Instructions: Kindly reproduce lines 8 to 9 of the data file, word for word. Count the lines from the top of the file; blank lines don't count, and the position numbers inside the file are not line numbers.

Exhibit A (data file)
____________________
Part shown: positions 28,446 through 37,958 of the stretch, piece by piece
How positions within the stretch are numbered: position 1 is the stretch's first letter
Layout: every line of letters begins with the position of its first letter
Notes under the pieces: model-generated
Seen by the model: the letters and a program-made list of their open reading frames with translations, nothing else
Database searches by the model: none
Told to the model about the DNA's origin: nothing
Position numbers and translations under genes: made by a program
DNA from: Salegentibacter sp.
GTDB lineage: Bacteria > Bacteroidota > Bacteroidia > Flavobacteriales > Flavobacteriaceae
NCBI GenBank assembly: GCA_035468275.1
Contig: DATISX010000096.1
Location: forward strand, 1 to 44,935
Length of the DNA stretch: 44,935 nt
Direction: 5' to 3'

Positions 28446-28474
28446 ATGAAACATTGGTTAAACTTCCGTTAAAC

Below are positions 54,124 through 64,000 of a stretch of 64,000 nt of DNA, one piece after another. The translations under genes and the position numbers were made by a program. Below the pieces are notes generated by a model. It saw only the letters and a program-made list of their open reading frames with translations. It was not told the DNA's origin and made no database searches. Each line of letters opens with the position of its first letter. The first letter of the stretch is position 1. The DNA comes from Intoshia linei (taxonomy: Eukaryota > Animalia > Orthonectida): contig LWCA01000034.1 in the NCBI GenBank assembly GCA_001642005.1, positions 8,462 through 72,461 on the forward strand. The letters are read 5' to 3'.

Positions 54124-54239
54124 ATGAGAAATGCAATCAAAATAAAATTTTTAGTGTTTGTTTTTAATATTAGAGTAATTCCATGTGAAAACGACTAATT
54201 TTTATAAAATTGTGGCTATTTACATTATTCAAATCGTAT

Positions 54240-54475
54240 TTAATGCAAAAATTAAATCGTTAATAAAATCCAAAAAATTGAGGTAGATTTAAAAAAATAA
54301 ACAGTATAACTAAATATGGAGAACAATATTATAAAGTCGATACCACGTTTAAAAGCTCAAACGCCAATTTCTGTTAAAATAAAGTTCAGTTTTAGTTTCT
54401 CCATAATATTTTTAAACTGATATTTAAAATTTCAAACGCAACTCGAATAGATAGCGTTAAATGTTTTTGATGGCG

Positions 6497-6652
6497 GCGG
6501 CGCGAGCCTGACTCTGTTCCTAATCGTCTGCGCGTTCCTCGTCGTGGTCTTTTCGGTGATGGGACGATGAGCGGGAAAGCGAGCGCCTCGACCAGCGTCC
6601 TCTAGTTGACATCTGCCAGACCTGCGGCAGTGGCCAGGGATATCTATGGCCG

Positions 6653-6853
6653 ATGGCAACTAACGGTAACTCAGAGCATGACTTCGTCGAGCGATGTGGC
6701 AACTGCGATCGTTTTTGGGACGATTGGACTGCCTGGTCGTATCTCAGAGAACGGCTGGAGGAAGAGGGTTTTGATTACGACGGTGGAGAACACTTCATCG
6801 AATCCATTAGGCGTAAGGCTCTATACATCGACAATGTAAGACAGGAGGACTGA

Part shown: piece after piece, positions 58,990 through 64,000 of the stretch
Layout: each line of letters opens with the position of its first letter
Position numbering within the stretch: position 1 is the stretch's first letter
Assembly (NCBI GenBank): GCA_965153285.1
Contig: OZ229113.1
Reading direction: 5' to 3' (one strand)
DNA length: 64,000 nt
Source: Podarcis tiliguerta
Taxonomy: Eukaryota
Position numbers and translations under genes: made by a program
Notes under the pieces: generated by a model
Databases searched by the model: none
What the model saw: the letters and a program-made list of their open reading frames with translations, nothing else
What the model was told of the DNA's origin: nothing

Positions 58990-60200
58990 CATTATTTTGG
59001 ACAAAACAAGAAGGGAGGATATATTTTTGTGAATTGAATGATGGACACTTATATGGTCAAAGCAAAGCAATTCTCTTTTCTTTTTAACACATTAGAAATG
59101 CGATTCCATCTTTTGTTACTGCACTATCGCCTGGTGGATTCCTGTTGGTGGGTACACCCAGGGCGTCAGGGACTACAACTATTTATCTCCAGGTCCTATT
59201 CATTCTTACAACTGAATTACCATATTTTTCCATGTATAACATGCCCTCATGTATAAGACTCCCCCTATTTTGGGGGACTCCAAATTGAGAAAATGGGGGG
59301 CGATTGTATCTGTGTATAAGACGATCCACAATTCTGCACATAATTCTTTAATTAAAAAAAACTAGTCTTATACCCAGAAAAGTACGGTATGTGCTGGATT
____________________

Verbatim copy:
Position numbers and translations under genes: made by a program
DNA from: Salegentibacter sp.